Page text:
"The Jingle Bell Bum" (Read The Touching True Story...please!) Comment at patriciahanrion.com

"The Jingle Bell Bum" (Read The Touching True Story...please!) Comment at patriciahanrion.com
Still available on Amazon for Nook and Kindle, hard copy booklett to re-print November 2013

Monday, July 14, 2014

Any one else have a "Tandy 1000" ?

I was wondering if anyone besides me has difficulty with technology. Our Family was introduced to computers earlier than the average family so you would think I'd be comfortable with all the screens, key-boards, connections and USB wires. But, Alas! Not so.
Young Patrick...really loved the Tandy 1000.

We purchased one of the first available home computers in 1979. The "Tandy 1000" from Radio Shack.(I'm sure they decided on the name because it cost over $1000.)

All the kids easily learned to use the computer, and then of course...they fought over the device to play "Pong" or "Asteroids". The games were inserted into a slot on a "floppy disk" so they could magically appear on our black and white screen. I knew then, it was the beginning of the end as far as parents having a shred of wisdom. 

A few years later when Patrick (our oldest son) came home from his mission he introduced us to the internet...at that time we were still on the black and white screen. The internet we had was called,"Free-net". And even then the "Net" was not free...We had to pay because we could only connect by dialing another area code. This of course ran up the phone bill. 

I think because of his early introduction to computers, Patrick took the (now obsolete) Novell Networking course offered at his University. During those years every time he came home he seemed to add something new to our humble 126K computer. This was the computer the rest of his siblings would fight over to get homework completed and printed out on the dot-matrix printer. This poor thing often froze and gave us problems.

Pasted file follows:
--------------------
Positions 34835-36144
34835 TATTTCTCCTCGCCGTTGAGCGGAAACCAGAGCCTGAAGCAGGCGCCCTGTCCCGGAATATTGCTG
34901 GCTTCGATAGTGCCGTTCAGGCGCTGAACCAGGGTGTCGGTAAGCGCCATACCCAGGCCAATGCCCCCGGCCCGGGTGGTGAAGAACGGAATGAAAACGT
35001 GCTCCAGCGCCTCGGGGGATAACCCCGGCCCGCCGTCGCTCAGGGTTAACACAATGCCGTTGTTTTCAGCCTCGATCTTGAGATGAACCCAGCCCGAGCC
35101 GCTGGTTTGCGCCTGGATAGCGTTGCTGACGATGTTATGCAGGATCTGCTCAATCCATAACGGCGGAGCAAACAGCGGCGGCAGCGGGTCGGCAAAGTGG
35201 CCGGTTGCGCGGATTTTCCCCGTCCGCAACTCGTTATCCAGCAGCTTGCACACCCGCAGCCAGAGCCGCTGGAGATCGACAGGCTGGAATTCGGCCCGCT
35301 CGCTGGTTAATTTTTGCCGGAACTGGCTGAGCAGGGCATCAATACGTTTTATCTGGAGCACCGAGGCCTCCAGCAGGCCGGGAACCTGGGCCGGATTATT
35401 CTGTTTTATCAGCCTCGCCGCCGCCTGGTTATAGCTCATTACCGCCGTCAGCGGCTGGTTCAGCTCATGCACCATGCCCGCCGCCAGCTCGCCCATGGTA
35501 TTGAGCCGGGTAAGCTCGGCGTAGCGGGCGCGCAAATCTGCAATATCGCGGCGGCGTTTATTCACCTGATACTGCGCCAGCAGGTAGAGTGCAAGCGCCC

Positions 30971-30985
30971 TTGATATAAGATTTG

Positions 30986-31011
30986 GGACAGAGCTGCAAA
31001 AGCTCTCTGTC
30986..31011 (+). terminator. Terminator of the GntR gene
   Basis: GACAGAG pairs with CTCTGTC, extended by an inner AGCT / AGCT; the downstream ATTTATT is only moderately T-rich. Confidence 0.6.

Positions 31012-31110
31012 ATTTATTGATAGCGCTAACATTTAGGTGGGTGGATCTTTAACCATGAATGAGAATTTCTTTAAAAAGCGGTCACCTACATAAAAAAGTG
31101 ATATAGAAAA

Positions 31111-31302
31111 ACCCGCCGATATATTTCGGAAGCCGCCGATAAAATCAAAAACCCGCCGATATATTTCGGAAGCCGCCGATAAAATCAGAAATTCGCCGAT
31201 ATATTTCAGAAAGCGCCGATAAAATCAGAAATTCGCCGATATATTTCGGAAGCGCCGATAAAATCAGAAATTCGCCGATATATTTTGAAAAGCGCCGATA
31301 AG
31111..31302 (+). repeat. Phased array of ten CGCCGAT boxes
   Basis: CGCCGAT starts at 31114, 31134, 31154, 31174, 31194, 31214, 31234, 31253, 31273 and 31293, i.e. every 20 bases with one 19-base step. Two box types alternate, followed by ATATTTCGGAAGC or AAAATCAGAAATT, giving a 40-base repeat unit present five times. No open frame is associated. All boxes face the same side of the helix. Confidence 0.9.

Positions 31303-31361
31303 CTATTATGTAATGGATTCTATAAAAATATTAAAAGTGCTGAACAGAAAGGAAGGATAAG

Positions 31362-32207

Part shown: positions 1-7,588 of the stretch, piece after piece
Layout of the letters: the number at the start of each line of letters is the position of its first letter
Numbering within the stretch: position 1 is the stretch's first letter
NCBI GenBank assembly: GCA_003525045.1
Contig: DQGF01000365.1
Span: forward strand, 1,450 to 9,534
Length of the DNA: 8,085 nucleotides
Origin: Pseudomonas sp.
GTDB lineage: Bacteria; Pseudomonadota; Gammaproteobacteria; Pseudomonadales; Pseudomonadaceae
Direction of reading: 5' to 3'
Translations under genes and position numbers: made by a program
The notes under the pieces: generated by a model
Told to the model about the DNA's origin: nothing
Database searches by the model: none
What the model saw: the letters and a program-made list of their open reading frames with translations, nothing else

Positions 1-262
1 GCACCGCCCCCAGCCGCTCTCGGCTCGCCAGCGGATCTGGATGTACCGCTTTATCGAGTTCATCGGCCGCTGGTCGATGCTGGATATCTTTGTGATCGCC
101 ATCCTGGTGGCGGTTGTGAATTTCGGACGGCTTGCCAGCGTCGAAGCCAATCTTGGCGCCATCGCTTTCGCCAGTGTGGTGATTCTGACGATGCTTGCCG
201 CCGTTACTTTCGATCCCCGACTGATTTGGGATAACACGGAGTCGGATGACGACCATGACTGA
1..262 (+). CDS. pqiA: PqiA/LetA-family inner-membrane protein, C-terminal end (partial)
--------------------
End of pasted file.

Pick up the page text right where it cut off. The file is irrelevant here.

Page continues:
We gave each child their own disc to write and store their homework. Then if things went wrong they blamed each other for "putting boogers" on their floppy discs.

These days kids are comfortable with technology at a very early age...our daughter's 4 year old Luke had to show us how to down-load Skype...another mystery!
Zack, James, Luke and Harrison use computers all the time.

Through the years the pattern of Patrick's visits continued and his habit of downloading new programs to our computers got much worse after he became a security engineer at Microsoft.

I don't know about anyone else but depending on all this technology scares me. I feel like at anytime all this progress could be blocked, shut off, or someone could put a booger into your I-Phone. That would be not any fun at all!

Getting help for any technology is the worst! We were on our way to a class to find out how to work the free "Tablets" we got from Verizon and Pat the dad forgot the address. We were already late so I tried to call the listed number to get directions. I realized my mistake too late as I already knew that calling or going into a Verizon store is like getting lost on the MTA or being sucked into a Black Hole. And if you get into their system you then must work your way through the matrix of automated algorhythems to finally speak to a person named Sandeep or Sheep-dip, or Rip-rap. And this whole exercise is very frustrating.

This day,when I finally got a real live person it was obvious the fellow was not from around here. After he asked for my phone#, name, and wanted other personal information I revolted and became, (I am embarrassed to say)...belligerent!

"Are you in a store, or a call center. Where are you?" I yelled..."A call center in Bangladesh?"

After a long silence he said, "Well, um, Mrs. Lady, your not too far off."

I immediately hung up, as the whole conversation reminded me of calling a help number one time when our computer screen went black. The guy kept asking "What does the bios say?"

"The screen is BLACK," I responded on that day, "How the heck do I know what the bios says!" Ahem, As I also recall on that day...I hung up."

Technology is for the young. So don't mess with my program when I have finally figured it out. I don't want to have to call one of the grandkids for them to guide me through fixing it! As it is all 16 of the grandkids ages 2-22 think we are ancient and wonder if we ate with knives and forks when we were young!


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